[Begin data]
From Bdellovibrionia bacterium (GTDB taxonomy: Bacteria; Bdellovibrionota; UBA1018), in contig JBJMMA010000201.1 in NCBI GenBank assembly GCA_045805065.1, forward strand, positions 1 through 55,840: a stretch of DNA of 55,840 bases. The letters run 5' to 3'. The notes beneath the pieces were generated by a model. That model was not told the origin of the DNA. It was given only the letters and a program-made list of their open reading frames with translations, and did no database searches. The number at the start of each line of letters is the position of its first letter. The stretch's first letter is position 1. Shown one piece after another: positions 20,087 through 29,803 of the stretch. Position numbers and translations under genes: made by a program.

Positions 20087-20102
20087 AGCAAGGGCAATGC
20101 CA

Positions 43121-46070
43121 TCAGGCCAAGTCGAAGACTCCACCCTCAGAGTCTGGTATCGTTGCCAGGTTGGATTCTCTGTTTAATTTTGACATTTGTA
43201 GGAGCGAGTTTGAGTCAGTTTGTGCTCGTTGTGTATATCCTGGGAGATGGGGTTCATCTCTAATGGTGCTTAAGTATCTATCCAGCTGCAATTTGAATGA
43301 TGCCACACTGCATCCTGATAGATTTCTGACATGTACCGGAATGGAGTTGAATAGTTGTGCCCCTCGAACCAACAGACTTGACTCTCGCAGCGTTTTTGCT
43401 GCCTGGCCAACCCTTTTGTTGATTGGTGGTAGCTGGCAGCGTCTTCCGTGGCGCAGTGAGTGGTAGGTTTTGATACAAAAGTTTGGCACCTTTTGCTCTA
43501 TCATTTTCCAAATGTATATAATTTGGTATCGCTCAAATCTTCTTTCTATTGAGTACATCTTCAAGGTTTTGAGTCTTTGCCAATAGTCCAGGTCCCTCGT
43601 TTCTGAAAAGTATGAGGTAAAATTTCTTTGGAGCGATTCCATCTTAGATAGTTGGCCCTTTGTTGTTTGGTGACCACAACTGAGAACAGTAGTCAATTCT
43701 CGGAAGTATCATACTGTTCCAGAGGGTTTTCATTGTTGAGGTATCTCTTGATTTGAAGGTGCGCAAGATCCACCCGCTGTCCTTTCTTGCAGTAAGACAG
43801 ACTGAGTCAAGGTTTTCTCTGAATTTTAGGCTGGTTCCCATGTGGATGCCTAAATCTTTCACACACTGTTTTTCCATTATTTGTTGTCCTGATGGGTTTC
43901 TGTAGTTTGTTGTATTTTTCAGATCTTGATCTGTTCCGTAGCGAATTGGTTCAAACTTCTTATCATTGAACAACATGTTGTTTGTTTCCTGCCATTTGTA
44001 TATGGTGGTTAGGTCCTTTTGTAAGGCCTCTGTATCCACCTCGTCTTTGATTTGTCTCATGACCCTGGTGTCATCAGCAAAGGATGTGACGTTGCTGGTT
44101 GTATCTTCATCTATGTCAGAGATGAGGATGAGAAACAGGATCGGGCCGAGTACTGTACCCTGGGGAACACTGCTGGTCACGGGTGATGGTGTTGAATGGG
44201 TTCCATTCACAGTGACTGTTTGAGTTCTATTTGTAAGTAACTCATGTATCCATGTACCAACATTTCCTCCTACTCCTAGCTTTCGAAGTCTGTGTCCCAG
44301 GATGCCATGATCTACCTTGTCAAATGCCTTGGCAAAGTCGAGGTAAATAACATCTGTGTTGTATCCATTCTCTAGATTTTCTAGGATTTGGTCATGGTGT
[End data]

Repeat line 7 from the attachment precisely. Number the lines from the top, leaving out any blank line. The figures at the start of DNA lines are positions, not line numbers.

43201 GGAGCGAGTTTGAGTCAGTTTGTGCTCGTTGTGTATATCCTGGGAGATGGGGTTCATCTCTAATGGTGCTTAAGTATCTATCCAGCTGCAATTTGAATGA